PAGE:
Let's Talk Trash

On the SIW Loss Prevention/Retail Security forum, a discussion is taking place about the use of trash receptacles on the sales floors of grocery stores. I responded by posting a comment suggesting that if the grocery store has a bakery, salad bar or hot...


On the SIW Loss Prevention/Retail Security forum, a discussion is taking place about the use of trash receptacles on the sales floors of grocery stores. I responded by posting a comment suggesting that if the grocery store has a bakery, salad bar or hot food service area, it’s a good idea to supply trash containers for customer use. As it turns out the original forums poster was talking about the use of trashcans throughout the sales floor.

Let’s expand the conversation to include the reasons why it is not a good idea to provide trash receptacles for general customer use on the sales floor. Customers could use trash bins to discard packaging from items they intend to steal, thus giving them a safe place to discard the wrappers. Nobody gives a second thought to someone placing “trash” into a trashcan. Customers often place the wrapping from a stolen product on grocery shelves. Just pay attention the next time you go grocery shopping and you will find plenty of instances. Just look behind tall boxes. Placing the wrapping on a grocery shelf raises the chances of the shoplifter being observed and caught.
 
Another reason is to reduce the chance of employee theft. Although the employee, inclined to steal, has the run of the store and can use trashcans in the rear areas of the store, customers do not. When discarded suspicious packing is found in the backroom areas, it becomes easier to tie it to a specific employee. By adding trashcans on the sales floor, employees could use those receptacles and throw suspicion on everyday customers.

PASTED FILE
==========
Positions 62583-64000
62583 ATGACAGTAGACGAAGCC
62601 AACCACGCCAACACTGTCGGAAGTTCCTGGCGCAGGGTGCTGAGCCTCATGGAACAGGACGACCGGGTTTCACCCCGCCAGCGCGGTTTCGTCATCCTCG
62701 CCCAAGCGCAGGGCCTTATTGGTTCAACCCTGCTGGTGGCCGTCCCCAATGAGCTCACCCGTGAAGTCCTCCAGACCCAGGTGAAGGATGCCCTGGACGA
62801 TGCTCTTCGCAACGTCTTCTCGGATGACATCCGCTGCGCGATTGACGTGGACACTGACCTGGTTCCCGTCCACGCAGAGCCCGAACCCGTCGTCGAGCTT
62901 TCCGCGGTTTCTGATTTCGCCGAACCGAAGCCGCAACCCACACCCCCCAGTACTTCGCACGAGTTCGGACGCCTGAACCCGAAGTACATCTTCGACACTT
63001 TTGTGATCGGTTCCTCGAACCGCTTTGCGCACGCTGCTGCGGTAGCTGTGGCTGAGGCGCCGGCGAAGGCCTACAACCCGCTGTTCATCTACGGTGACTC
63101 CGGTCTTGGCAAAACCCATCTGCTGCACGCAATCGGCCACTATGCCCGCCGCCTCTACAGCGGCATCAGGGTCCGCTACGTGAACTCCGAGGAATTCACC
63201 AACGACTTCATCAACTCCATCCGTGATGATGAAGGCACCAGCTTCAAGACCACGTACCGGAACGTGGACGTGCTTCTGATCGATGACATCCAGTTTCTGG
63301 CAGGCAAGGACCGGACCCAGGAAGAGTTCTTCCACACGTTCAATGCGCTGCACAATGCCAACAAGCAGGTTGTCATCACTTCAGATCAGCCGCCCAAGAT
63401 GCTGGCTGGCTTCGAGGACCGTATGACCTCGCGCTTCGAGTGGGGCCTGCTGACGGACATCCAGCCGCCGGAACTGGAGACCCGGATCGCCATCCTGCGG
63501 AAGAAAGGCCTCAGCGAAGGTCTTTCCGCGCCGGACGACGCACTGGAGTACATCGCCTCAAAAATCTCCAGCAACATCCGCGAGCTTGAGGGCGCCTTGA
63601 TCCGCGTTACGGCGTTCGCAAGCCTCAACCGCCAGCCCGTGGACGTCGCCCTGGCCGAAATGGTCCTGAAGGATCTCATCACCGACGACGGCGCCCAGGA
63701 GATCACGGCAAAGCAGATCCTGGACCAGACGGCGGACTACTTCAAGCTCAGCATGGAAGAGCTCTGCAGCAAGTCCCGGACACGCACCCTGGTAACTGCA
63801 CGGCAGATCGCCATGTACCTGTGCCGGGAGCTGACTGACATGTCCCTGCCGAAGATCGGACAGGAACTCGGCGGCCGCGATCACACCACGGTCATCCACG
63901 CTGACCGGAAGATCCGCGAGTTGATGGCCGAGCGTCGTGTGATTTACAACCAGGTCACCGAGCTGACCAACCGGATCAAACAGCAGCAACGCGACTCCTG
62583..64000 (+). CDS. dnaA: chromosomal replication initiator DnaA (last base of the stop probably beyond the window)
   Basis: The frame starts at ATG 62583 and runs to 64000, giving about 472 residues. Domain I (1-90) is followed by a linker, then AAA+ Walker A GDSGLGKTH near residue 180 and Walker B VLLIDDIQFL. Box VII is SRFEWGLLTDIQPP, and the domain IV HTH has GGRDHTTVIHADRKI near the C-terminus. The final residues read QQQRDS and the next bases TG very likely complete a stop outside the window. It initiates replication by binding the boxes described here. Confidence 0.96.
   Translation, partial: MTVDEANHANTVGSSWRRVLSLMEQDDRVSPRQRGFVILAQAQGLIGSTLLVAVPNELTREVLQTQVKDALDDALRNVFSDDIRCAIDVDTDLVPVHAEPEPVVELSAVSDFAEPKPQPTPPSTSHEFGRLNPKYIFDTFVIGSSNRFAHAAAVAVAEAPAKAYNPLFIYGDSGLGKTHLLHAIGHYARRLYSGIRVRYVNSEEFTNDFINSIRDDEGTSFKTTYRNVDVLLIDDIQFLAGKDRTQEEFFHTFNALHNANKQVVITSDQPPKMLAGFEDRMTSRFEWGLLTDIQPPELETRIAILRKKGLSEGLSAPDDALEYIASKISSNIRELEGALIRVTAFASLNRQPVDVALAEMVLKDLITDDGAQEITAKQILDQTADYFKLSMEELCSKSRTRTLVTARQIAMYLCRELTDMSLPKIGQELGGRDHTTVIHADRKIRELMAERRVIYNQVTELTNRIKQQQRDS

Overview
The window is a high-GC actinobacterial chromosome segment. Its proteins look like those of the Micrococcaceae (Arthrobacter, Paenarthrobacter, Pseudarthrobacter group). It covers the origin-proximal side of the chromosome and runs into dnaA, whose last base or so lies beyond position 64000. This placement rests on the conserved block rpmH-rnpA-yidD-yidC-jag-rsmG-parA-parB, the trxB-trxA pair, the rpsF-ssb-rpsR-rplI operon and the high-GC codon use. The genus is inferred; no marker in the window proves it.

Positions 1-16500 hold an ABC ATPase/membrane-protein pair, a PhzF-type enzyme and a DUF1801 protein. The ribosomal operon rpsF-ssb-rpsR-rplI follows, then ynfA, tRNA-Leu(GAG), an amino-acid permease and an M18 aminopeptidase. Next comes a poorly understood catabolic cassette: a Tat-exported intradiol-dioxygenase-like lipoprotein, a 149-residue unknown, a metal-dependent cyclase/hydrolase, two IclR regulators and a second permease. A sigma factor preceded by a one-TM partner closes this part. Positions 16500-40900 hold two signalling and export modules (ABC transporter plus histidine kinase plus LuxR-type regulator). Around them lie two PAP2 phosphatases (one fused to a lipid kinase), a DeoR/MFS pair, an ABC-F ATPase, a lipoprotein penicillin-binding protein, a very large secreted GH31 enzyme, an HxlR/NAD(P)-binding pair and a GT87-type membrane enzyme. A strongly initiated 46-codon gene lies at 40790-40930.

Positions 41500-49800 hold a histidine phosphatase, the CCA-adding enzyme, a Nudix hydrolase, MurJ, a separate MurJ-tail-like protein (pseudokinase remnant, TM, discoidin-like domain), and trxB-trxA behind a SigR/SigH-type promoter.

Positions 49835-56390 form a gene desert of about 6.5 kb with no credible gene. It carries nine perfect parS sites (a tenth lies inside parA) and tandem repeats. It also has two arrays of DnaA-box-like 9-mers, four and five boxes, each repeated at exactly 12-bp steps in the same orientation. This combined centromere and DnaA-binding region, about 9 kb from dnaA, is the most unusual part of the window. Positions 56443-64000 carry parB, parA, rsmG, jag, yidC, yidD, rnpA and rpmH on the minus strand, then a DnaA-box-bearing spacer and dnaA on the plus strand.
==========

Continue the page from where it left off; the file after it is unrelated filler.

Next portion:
While we’re talking trash, here are some tips for taking out the trash:
 
·          Use only clear plastic bags
·          Check trash for discarded packaging, saleable product (employees often use trash bags to hide merchandise they will later pickup outside the store after their shift).
·          Make sure a member of management or security supervises the trash removal process. Do not hand the keys, to the back door, to just any employee. My experience shows that if you do this, they may very well take out more than the trash.
·          If possible, remove the trash after closing and take it out the front door.
·          If your business utilizes an Electronic Article Surveillance (EAS) device, pass the trash bag(s) through the system before allowing them to leave the store. You might just be surprised with what you may find.